Now that the dramatic, if pointless and expensive, interlude of Musk trying to sabotage his own (extremely overpriced) purchase of Twitter is finally over with Musk conceding to buy the social network at the original proposed price of $54.20.
So what's next? Will Musk keep Twitter as is, or will he burn it down, fire all its employees,and rebuild it from the ground up? Conveniently, Musk's Twitter-linked text messages, publicly released as part of the Twitter lawsuit legal disclosure, provide enough information for what Musk really wants in terms of a final product.
Buying Twitter is an accelerant to creating X, the everything app— Elon Musk (@elonmusk) October 4, 2022
First, as stated in the following exchange with Valor CEO Antonio Gracias, Musk believes in free speech. So much so that he finds Russia Today "quite entertaining" with "lots of bullshit but some good points too."
Musk expressed similar sentiment in the following exchange with ex-wife Talulah Jane (TJ) Riley, who was dismayed at the Babylon Bee's suspension and who proposed to "buy Twitter and make it radically free speech"... or "delete it."
Musk then speaks to VC entrepreneur Jon Lonsdale, where they discuss Musk's desire to make Twitter an open source algo because it's important to "reign in big tech" and "our public square needs to not have arbitrary sketch censorship." Musk's response: "what we have right now is hidden corruption!"
As an aside, a few weeks later, after it emerged that Musk had purchased a sizable stake in Twitter, Jon Lonsdale made an interesting observation: "I bet you the board doesn't even get full reporting or see any report of the censorship decisions and little cabals going on there but they should - the lefties on the board likely want plausible deniability!"
Things get more interesting in this exchange with Twitter founder Jack Dorsey, in which Jack echoed not only that Twitter must be an "open source protocol" but that it "can't have an advertising model. Otherwise you have surface area that governments and advertisers will try to influence and control. If it has a centralized entity behind it, it will be attacked." Jack's conclusion: "this isn't complicated work, it just has to be done right so it's resilient to what has happened to twitter." After a lengthy back and forth, Musk tells Jack that "it's worth both trying to move Twitter in a better direction and doing something new that's decentralized."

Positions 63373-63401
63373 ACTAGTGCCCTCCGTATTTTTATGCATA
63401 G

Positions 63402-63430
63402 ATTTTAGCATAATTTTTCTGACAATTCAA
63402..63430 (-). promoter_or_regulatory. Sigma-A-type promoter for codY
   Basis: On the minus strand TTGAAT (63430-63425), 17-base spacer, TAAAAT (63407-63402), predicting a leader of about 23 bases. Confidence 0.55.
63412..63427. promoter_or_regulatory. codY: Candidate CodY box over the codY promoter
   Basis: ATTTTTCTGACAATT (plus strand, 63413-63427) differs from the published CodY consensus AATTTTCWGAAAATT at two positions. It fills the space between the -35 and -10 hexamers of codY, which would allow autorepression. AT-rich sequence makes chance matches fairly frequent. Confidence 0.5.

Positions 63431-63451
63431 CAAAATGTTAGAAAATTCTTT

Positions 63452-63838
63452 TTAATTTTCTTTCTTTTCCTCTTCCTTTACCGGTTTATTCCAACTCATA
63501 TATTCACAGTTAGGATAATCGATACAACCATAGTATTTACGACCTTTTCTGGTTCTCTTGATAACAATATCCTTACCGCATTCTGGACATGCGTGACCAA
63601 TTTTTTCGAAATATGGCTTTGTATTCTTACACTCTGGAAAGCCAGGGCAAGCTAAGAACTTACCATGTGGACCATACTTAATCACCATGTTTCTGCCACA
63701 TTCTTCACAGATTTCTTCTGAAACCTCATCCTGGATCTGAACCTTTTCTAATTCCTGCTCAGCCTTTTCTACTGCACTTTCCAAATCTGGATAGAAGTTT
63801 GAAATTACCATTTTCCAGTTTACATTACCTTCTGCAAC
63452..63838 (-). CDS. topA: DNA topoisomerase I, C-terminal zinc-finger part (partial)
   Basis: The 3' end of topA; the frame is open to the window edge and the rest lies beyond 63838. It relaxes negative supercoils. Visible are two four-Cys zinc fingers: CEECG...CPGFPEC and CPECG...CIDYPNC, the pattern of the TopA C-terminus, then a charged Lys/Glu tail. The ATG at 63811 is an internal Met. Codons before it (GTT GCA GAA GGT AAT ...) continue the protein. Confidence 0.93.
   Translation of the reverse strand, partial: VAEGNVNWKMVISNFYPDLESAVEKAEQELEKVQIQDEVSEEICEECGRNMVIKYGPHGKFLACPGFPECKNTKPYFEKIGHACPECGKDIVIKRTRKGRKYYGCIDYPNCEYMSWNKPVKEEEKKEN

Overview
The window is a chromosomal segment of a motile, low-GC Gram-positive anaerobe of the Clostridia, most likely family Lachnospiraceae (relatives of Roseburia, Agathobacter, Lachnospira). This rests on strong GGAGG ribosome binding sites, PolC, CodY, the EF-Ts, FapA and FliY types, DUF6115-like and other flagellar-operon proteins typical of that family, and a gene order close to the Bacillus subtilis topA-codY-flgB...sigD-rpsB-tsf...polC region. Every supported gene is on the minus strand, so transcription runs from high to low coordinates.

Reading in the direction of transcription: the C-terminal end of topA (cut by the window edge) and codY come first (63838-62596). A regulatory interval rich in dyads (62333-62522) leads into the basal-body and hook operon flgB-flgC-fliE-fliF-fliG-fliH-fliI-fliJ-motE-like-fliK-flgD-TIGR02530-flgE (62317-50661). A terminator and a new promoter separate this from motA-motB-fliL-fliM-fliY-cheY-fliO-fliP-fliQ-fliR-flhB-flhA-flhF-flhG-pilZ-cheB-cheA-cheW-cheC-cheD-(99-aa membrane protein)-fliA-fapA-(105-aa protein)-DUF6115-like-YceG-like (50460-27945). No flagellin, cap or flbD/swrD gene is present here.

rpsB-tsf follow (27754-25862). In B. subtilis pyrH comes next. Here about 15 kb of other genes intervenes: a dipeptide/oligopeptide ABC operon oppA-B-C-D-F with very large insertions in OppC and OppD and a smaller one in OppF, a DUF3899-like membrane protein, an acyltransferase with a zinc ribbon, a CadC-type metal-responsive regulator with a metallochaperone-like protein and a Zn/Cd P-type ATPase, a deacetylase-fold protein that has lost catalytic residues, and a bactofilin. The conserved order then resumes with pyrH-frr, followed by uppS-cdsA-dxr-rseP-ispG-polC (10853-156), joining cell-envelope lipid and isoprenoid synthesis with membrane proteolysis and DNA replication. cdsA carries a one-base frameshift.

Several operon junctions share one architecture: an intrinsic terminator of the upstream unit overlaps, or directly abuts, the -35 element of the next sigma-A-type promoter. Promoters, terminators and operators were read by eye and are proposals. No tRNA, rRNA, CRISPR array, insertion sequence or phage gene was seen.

A quick tangent, in which we learn that it wasn't just Elon seeking to buy Twitter, so was the J.P. Morgan of crypto, Sam-Bankman Fried: look for SBF to have a prominent role in the company going forward.
And a second tangent: what is SBF's net worth and how much money could he put into twitter: short answer to both: a lot.
Another interesting exchange, this time with Mathias Dopfner, CEO of German media conglomerate Axel Springer, which owns a bunch of tabloids such as Bild, in which he says that if Musk buys it, Alex Springer would be willing to run twitter.
An especially interesting exchange took place minutes after Musk revealed his Twitter stake with a person who, unlike everyone else in the disclosure, demanded to be unnamed. Due to the "sensitive" nature of his proposal "navigating how to let right-wingers back on Twitter... especially the boss himself")we can only assume it is due to fear of being canceled by the radical left mob.